Heather’s Pick: HOW TO LEAD A LIFE OF CRIME by Kirsten Miller

BookCover-LifeOfCrimeLately I’ve been fascinated with the psychopaths in our midst, those people who are just born bad and lack empathy. And this book asks the question: “What if there’s a school that trains psychopaths and releases them into the world as super criminals?” Then takes it one step further with: “What if the school also attempted to create sociopaths?” Crazy though it may sound, I think the state of our world makes it easy to buy into this concept and imagine this really happens, and that makes the book even more terrifyingly thrilling.

The Good: Well, everything! There’s a seriously damaged main character with a good soul and a tragic life who needs to work out his sh*t and keeps getting it wrong, even though at first you think he’s got it right. The evolution this guy goes through is one hell of an accomplishment, writing-wise. The secondary characters are also gritty gems, but there are too many to list here. The twists and turns all hinge on characters surprising us, but in ways that are true to their personalities. There’s even a little bit of magic, if you believe in that. If you don’t, then you can write it off as hallucinations.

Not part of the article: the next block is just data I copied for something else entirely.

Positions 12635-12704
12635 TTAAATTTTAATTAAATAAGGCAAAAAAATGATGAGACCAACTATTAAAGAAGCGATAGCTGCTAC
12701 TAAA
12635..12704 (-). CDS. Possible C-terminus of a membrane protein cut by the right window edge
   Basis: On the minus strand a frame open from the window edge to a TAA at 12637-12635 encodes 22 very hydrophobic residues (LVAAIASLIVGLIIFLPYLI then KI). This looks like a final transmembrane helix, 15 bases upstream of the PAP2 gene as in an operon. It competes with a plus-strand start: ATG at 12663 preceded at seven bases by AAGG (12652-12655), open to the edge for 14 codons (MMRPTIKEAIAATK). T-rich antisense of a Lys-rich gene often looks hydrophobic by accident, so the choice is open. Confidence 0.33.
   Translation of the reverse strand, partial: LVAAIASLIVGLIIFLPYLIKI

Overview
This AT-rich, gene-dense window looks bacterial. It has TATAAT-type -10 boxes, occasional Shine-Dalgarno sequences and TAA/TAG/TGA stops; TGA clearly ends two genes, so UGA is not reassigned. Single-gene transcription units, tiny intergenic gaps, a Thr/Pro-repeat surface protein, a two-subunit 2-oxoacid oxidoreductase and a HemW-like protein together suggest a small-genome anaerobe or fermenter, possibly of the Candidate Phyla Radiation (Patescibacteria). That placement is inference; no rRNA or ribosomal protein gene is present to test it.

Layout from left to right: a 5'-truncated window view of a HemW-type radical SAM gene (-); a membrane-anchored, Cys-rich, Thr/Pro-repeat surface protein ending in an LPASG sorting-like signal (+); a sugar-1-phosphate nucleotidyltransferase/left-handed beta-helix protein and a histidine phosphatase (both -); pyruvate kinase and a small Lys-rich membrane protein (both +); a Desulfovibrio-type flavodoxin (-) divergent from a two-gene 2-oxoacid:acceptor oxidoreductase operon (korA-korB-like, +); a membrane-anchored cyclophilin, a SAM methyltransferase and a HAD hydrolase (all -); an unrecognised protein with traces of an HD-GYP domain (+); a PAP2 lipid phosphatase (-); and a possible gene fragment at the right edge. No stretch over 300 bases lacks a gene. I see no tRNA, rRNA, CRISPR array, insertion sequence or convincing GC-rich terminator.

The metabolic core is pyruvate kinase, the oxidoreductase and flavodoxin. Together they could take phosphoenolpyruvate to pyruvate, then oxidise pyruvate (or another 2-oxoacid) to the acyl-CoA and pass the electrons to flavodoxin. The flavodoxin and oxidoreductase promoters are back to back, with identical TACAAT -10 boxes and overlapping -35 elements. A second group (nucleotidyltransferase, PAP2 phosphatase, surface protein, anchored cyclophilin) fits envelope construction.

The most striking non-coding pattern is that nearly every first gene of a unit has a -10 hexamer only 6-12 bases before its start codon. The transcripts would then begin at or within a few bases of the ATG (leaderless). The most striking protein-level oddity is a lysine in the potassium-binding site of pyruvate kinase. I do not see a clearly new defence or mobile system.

The Bad: Some readers may find this book long. My boyfriend did. He thought the first half was boring, and was more interested in the character of Joi than the main character Flick. He thought it was really Joi’s story. I disagree with him. It’s definitely Flick’s story because he’s the one who had issues to resolve and had to change. Joi knew what she was doing and was in control all along. No demons to wrestle for her. As for boredom, I wasn’t bored once, but perhaps that’s because I loved watching the psychological mind f*ck unfold as Flick gets his bearings at the Mandel Academy.

Note: The book jacket gives away a major plot point that doesn’t happen until halfway through the book (page 273 to be exact). Don’t look if you don’t want a spoiler. Then again, the summary on Goodreads gives it away too. Seriously, marketing people, you thought the only hook of this book was the romance angle? Which is just a small part of the book but happens to be a huge spoiler? Shame on you guys!

In Conclusion: Read this book anyway, even if you know the spoiler. It’ll thrill you, horrify you, and then reassure you that while there is powerful evil in the world, there’s good in most of us.

For the whole post with Caryn’s review of THE MAZE RUNNER, click here.


What We’re Reading at WOS: June Edition

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Over at on the last Saturday of every month, Robin, Caryn and I blog about what YA books we’re reading. This month’s theme is romance. Caryn picked THE FAULT IN OUR STARS, I chose THE SISTERHOOD OF THE TRAVELING PANTS, and Robin read THE SELECTION. Click here to read the full post.